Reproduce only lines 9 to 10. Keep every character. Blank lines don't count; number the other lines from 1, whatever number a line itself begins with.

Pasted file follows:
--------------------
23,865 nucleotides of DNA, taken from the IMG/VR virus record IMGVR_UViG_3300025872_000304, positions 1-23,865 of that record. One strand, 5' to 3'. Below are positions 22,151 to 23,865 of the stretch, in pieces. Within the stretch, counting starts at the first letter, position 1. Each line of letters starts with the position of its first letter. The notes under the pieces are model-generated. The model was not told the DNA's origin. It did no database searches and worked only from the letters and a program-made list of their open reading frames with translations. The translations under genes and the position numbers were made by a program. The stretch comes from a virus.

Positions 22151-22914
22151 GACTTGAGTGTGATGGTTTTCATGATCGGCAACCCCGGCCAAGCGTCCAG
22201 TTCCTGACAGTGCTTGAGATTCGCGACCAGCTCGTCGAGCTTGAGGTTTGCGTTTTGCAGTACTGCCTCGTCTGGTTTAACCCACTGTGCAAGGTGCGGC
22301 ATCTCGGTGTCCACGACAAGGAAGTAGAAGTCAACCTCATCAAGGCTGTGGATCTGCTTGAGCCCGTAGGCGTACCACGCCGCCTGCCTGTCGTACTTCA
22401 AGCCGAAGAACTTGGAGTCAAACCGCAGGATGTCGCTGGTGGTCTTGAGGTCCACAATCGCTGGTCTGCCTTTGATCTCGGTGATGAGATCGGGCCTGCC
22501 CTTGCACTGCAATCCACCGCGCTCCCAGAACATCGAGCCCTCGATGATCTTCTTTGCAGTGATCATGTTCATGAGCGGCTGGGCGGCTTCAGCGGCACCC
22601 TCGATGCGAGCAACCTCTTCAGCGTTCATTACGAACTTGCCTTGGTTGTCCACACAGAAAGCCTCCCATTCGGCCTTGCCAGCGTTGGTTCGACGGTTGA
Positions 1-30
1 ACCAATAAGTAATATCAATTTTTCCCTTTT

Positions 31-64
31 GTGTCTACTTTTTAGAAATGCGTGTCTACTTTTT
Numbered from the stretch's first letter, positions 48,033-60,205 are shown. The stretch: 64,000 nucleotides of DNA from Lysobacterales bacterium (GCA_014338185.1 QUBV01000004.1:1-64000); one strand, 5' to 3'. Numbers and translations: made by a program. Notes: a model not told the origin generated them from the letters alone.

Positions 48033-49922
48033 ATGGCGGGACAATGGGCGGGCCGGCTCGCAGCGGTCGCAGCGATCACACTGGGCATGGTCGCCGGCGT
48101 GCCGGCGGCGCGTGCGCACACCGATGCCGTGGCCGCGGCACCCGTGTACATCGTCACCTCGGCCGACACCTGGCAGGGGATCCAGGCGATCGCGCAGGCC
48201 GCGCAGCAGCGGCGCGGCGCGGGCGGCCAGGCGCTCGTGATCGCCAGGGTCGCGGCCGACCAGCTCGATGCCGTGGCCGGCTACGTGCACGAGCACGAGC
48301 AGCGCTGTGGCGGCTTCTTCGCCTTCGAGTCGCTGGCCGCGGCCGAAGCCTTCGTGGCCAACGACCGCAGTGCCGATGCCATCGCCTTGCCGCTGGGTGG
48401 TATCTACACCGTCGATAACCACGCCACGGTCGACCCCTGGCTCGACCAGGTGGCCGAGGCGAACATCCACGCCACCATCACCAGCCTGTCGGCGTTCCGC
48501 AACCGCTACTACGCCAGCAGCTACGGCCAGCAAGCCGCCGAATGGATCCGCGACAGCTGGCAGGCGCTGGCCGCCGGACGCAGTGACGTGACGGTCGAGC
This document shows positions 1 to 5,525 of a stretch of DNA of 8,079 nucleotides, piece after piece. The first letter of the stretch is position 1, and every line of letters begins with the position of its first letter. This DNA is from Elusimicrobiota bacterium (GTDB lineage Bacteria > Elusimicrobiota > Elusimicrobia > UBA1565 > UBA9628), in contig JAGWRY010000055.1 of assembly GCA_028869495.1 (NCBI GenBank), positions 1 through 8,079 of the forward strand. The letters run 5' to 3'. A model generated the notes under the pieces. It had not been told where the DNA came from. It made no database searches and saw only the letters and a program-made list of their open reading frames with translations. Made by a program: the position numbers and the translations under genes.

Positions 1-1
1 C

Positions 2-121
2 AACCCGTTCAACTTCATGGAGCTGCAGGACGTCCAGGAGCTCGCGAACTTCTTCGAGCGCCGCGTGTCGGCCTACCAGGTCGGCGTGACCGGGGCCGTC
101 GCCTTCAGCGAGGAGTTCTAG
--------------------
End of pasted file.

Positions 1-30
1 ACCAATAAGTAATATCAATTTTTCCCTTTT